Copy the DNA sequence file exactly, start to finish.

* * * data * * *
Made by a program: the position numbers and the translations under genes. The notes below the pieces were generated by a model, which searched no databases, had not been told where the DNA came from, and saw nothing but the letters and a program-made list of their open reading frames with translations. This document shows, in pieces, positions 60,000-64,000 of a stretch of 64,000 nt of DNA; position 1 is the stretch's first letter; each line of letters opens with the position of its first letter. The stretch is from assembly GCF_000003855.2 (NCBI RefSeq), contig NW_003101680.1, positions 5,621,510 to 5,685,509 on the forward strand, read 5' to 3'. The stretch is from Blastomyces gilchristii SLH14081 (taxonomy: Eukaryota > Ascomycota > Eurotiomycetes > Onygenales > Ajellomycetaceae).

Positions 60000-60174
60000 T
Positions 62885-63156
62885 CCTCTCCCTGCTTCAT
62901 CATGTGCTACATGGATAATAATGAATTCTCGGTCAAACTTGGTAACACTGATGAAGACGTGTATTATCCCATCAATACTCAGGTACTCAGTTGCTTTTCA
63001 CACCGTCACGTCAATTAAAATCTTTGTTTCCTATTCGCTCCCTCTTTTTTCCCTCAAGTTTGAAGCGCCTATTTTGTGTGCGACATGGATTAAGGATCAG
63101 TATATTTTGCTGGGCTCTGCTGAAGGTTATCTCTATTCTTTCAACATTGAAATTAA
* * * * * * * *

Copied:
Made by a program: the position numbers and the translations under genes. The notes below the pieces were generated by a model, which searched no databases, had not been told where the DNA came from, and saw nothing but the letters and a program-made list of their open reading frames with translations. This document shows, in pieces, positions 60,000-64,000 of a stretch of 64,000 nt of DNA; position 1 is the stretch's first letter; each line of letters opens with the position of its first letter. The stretch is from assembly GCF_000003855.2 (NCBI RefSeq), contig NW_003101680.1, positions 5,621,510 to 5,685,509 on the forward strand, read 5' to 3'. The stretch is from Blastomyces gilchristii SLH14081 (taxonomy: Eukaryota > Ascomycota > Eurotiomycetes > Onygenales > Ajellomycetaceae).

Positions 60000-60174
60000 T
Positions 62885-63156
62885 CCTCTCCCTGCTTCAT
62901 CATGTGCTACATGGATAATAATGAATTCTCGGTCAAACTTGGTAACACTGATGAAGACGTGTATTATCCCATCAATACTCAGGTACTCAGTTGCTTTTCA
63001 CACCGTCACGTCAATTAAAATCTTTGTTTCCTATTCGCTCCCTCTTTTTTCCCTCAAGTTTGAAGCGCCTATTTTGTGTGCGACATGGATTAAGGATCAG
63101 TATATTTTGCTGGGCTCTGCTGAAGGTTATCTCTATTCTTTCAACATTGAAATTAA